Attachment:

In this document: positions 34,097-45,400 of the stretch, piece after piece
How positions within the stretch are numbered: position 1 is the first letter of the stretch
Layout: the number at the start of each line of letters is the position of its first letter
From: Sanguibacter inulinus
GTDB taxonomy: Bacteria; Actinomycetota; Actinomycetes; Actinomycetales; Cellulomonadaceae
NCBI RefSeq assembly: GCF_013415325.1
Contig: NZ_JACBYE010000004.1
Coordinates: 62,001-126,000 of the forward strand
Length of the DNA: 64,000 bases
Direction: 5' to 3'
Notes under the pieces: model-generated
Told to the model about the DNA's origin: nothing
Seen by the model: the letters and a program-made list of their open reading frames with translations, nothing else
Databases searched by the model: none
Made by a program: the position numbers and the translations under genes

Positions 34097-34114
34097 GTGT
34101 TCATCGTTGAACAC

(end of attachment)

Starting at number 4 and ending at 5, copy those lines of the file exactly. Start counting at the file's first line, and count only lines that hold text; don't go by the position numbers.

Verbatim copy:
From: Sanguibacter inulinus
GTDB taxonomy: Bacteria; Actinomycetota; Actinomycetes; Actinomycetales; Cellulomonadaceae